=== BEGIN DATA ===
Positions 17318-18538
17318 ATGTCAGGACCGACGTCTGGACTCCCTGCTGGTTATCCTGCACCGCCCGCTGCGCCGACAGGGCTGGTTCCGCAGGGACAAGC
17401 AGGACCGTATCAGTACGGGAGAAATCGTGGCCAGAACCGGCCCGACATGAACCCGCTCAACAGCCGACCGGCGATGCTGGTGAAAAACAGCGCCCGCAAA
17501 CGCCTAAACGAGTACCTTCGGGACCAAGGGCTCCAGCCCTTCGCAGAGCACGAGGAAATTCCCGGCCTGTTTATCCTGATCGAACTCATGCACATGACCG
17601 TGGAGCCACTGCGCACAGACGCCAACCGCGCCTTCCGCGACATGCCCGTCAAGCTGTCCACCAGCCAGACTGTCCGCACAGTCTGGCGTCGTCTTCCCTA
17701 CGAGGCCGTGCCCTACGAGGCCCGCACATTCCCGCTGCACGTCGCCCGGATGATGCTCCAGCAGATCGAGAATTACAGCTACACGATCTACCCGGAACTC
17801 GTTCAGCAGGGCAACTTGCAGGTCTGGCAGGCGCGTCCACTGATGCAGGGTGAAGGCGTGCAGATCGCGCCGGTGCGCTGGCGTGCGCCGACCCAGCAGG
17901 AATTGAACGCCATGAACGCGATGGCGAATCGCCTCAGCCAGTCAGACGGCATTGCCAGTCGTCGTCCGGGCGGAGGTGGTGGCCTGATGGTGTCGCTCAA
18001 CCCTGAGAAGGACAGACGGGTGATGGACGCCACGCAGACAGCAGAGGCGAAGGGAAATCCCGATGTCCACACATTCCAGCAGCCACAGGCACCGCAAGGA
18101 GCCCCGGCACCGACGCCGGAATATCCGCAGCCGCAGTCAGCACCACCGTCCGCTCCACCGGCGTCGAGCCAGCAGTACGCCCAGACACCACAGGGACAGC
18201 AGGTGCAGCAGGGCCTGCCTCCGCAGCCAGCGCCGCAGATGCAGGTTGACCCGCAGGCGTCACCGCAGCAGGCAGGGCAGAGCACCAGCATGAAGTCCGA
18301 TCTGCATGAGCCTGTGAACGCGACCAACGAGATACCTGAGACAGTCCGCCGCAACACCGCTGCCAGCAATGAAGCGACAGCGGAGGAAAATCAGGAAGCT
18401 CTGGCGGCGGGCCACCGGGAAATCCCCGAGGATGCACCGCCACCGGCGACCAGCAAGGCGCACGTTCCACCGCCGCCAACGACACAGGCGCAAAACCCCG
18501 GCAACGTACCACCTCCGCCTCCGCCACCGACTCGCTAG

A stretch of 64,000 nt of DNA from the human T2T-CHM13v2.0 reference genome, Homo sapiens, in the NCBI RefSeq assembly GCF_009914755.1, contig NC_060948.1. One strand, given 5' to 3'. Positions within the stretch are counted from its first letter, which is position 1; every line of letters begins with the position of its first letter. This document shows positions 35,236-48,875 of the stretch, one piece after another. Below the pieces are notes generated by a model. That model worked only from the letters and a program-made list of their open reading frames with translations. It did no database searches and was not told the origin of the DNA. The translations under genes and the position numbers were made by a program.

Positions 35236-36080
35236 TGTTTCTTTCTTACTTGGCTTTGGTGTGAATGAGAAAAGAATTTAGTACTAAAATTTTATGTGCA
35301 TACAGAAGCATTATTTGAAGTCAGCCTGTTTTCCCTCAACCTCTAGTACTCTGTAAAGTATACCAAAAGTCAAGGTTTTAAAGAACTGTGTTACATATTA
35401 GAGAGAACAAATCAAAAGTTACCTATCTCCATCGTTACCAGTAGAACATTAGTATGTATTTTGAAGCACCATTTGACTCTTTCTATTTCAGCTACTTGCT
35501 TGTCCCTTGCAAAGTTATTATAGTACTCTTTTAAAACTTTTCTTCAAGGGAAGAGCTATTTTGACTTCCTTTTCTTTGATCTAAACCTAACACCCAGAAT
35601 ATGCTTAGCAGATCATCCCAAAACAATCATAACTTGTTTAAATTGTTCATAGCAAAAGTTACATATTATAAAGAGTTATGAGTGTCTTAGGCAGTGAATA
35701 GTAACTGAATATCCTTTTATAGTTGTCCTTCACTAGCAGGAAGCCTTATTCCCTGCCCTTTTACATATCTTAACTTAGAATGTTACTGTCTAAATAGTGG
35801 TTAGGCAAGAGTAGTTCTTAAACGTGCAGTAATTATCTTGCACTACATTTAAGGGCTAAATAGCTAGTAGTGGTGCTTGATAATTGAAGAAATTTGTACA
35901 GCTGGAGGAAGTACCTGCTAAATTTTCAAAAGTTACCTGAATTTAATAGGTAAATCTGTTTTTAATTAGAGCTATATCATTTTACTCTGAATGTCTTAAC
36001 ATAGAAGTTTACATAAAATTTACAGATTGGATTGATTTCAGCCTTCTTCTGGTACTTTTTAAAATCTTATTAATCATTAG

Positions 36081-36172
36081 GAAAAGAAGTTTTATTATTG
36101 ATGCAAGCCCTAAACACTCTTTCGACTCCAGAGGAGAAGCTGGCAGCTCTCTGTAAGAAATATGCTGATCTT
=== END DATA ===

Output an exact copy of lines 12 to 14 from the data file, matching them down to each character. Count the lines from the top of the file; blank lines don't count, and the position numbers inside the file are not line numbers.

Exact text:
18301 TCTGCATGAGCCTGTGAACGCGACCAACGAGATACCTGAGACAGTCCGCCGCAACACCGCTGCCAGCAATGAAGCGACAGCGGAGGAAAATCAGGAAGCT
18401 CTGGCGGCGGGCCACCGGGAAATCCCCGAGGATGCACCGCCACCGGCGACCAGCAAGGCGCACGTTCCACCGCCGCCAACGACACAGGCGCAAAACCCCG
18501 GCAACGTACCACCTCCGCCTCCGCCACCGACTCGCTAG